Case 8: Hernandez (gold-farming) Hernandez v. Internet Gaming Entertainment, Ltd., United States District Court Southern District of Florida, Case No. 07-21430-Civ-COHN/SNOW (Filed May 31, 2007, Settled August 26, 2008) TOU: “[Y]ou may not sell items for "real" money or otherwise exchange items for value outside of the [virtual world].” Complaint by gamer states "IGE’s calculated decision to reap substantial profits by knowingly interfering with and substantially impairing the intended use and enjoyment" of WoW through gold-farming, camping spawns and spamming chat violated WoW’s EULA & ToU leading to lost time, competitive disadvantage, and diminished experience for honest game subscribers. The complaint further alleges that the plaintiff gamers were intended third party beneficiaries of the ToU and EULA between IGE U.S. and Blizzard and suffered harm as a result of IGE U.S.’s breach of these agreements (contrast to Micro Star v. FormGen – Duke Nukem 3D mod disc where Micro Star was held not to be a 3 rd party beneficiary of an implicit license agreement between FormGen & the gamer authorizing the creation of new levels).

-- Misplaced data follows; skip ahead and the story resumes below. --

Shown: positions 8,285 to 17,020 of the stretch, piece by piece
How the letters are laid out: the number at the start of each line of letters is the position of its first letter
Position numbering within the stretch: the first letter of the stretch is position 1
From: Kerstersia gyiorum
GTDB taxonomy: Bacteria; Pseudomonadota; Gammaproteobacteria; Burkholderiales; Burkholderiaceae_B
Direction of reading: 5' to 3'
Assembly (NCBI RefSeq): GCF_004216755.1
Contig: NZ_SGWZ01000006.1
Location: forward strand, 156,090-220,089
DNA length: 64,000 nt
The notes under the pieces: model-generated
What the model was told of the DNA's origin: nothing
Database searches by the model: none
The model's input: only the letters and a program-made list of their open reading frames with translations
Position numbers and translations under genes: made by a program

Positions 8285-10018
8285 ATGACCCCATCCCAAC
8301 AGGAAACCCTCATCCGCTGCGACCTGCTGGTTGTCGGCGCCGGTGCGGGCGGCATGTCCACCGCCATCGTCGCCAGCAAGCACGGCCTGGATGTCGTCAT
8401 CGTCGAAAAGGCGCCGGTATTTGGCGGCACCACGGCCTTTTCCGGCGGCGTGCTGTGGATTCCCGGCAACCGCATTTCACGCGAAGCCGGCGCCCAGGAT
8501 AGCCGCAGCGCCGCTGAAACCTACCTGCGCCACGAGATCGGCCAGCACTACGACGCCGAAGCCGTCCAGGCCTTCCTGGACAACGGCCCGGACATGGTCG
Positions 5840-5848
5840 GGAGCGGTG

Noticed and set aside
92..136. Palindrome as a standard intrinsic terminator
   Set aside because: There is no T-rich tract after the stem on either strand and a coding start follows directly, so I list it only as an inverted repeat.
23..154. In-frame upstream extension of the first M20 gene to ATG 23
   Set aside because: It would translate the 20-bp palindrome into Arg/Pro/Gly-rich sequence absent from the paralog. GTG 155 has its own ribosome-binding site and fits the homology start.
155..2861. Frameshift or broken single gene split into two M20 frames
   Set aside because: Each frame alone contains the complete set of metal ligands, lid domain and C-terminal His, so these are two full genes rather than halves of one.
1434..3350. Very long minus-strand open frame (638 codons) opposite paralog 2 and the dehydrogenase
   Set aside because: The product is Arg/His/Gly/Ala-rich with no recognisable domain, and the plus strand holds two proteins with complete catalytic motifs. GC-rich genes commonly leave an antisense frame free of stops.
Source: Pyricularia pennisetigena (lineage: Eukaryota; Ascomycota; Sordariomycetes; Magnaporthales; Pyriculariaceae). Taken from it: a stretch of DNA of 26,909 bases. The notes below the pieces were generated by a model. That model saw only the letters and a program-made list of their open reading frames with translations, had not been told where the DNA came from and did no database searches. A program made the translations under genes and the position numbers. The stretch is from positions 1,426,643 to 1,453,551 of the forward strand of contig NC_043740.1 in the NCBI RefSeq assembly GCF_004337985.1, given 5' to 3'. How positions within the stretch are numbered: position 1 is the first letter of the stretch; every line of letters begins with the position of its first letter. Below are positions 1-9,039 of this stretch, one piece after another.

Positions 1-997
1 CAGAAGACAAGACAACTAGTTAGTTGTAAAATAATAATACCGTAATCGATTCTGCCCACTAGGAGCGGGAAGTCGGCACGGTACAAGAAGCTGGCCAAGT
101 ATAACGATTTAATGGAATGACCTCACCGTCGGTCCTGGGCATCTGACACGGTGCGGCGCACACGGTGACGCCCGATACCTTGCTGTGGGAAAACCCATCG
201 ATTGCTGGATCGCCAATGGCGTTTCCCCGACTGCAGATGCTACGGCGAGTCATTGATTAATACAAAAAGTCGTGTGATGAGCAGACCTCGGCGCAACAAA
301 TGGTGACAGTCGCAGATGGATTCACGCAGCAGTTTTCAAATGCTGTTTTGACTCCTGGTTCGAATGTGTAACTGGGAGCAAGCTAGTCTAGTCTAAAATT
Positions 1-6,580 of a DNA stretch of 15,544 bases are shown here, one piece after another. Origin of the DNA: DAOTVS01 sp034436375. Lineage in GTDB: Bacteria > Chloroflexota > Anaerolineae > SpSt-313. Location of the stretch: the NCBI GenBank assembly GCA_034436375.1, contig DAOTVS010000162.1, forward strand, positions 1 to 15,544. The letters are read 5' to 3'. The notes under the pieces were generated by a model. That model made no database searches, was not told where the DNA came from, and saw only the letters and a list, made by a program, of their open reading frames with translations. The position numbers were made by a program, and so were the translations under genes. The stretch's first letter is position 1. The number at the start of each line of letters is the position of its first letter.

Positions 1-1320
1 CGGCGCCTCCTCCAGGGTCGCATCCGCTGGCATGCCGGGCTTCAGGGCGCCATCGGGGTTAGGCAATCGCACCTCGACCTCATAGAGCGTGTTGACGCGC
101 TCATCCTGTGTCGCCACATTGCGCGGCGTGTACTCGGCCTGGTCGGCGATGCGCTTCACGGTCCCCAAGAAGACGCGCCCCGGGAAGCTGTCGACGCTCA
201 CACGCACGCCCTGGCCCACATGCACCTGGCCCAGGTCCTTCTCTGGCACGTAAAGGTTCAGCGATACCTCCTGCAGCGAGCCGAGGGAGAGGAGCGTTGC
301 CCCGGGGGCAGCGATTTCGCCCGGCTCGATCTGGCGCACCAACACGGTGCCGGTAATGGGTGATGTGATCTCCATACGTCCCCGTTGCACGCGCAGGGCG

Case 9: Zynga v. Labrasca (virtual currency) Zynga Game Network, Inc. v. Labrasca, District Court for N.D. Cal., Case No. 5:09-cv-02958-PVT (2009) Zynga commenced action against Labrasca for infringing the trademark ZYNGA and violating its Texas Hold ‘Em Poker ToS. Zynga alleges that Labrasca runs a number of websites using the ZYNGA trademark which sell virtual poker chips usable online in the game. By consent judgment in 2009 Zynga received $45,000 as well as fees and costs. ---------------------------------------------------------------------------------------- “The Terms of Service that govern users' play of the Game provide that the "chips" used in the Game "are not redeemable for any sum of' real world' money or monetary value." The Terms of Service also prohibit sale of "chips" "for 'real world' money" and prohibit the use of the Game for unacceptable purposes, including activity in "conflict with the spirit or intent of' the Game.”